Protesters march across rural Carlton County
AUTOMBA, Minn., — A rally in rural Carlton County on Monday, Dec. 11, drew a parade of protesters marching down the center of a county road — pastoral round hay bales on one side and a stockpile of pipe meant for the still-uncertain Line 3 replacement on the other.
"It was peaceful," Carlton County Sheriff Kelly Lake said of the protest, in which there were no arrests. "We had squads there to make sure the group was able to safely carry out their right to peaceably assemble, while also maintaining safety on the roadways for the motoring public."
More than 100 people calling themselves "water protectors" arrived along Carlton County Road 6 in a caravan of vehicles, including a Twin Cities coach bus filled with people. They seemed to come from all over to an event organized by both the nonprofit indigenous justice agency Honor the Earth and the Makwa Initiative, the camp assembled outside Cloquet in protest of Enbridge's proposed Line 3 replacement project.
Mickey Bluestone came to the rally from California, "near San Diego," he said, having booked a room at the Black Bear Casino Resort in Carlton.
"I'm here for the preservation of Native rights and lands," Bluestone said, adding that he's spent the past year traveling the country and hitting other rallies protesting new fossil-fuel projects.
The groups made the Enbridge storage yard, located roughly 6 miles south of Cromwell, the backdrop for the event. Pipe stacked four rows high was spread across 35 acres as the marching protesters sang and clung together against a bitter crosswind.
"They're terrified," Ta'Sina Sapa Win said of Enbridge to the crowd. "It's going to take a lot more than the arrests of the past six months to make us go away."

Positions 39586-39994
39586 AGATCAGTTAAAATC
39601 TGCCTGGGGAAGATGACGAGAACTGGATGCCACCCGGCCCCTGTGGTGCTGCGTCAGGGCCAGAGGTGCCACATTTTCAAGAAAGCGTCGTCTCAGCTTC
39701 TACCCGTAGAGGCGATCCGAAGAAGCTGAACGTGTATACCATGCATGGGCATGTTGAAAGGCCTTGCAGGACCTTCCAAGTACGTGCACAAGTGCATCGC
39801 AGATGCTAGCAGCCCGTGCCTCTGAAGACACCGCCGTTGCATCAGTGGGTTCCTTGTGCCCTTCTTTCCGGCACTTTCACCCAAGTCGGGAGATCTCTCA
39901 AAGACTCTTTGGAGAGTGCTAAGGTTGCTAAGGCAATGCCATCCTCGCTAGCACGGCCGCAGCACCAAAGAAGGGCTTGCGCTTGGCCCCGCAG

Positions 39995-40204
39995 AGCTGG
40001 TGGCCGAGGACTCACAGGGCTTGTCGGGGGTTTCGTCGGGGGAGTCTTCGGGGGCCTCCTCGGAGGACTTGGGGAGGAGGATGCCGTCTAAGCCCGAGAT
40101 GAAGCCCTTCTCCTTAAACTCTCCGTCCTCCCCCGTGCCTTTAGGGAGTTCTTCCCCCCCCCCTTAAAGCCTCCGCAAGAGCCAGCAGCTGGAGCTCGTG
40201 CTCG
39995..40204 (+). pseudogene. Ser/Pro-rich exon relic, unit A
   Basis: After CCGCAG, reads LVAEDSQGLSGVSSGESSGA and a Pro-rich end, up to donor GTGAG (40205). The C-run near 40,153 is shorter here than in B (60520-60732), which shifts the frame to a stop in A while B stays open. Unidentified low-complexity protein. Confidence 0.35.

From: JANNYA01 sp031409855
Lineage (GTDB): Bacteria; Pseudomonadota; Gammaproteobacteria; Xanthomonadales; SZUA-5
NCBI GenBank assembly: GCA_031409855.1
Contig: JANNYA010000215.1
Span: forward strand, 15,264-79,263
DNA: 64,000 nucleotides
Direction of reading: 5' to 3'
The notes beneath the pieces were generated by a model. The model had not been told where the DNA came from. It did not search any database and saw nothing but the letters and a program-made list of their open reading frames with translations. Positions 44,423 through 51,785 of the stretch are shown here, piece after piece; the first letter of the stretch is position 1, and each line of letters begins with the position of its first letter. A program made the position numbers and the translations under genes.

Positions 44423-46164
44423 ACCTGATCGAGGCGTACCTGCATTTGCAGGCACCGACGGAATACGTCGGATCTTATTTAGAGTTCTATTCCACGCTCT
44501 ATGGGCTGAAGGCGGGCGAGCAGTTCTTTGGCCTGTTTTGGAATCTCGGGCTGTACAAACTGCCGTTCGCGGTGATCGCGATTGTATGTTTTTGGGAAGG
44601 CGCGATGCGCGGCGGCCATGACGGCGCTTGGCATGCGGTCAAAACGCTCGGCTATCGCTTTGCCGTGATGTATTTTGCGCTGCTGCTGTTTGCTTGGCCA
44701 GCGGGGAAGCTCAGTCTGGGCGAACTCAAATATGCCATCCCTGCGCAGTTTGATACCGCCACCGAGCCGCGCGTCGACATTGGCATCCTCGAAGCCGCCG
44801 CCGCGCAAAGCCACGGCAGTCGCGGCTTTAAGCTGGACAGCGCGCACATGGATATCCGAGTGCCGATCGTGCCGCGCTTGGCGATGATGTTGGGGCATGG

She was referring to protests and direct actions dating back to August — including access blockages and heavy-equipment lockdowns on construction sites outside Superior which have led to several arrests for misdemeanor charges.
Enbridge's Superior office defended the pipe yard — and others like it located along the route.
"It takes a long time to order pipe for our projects," said Enbridge spokeswoman Shannon Gustafson in an email. "Based on a number of factors, including securing mill space, pipe production and transit, it can take 18-24 months to get pipe ordered and delivered into a pipeyard."
Enbridge is constructing a pipeline to replace the existing 50-year-old Line 3 that crosses northern Minnesota on its route from Alberta to Superior. The replacement is under construction in Canada and Wisconsin, but awaiting the outcome of a review process in Minnesota.
"In the case of the Line 3 Replacement Project," Gustafson said, "our final pipe delivery is not expected until the end of the second quarter of 2018 which is in line with our anticipated construction start at the end of 2018, pending regulatory approval."
In a position paper in November about the stockpiles of pipe, Honor the Earth said the accumulated pipe undermined the state's ability to conduct an objective review process. The stockpiles "introduced enormous bias into the court of public opinion, as rural communities across Northern Minnesota have now spent years living with pipe for the proposed project transported on their roads and piled in their backyards," said the paper.
The Minnesota Pollution Control Agency website shows an active construction stormwater permit for the "Cromwell Storage Yard" scheduled to run through December 2018, and first issued in July 2015.
There are several other MPCA construction stormwater permits issued throughout Carlton County, including one for a Kwik Trip project and two other pipe yards.
The protest parade featured a brass band complete with tuba and a variety of masked characters. About a quarter of those in attendance covered their faces — part of a security protocol some of the campers and protectors adhere to rigorously.
Deer River High School freshman Brianna Matrious came to the rally with her mother. While holding up one of the many signs and props employed by protesters during a march, Matrious said, "I'm here to protect our water for future generations."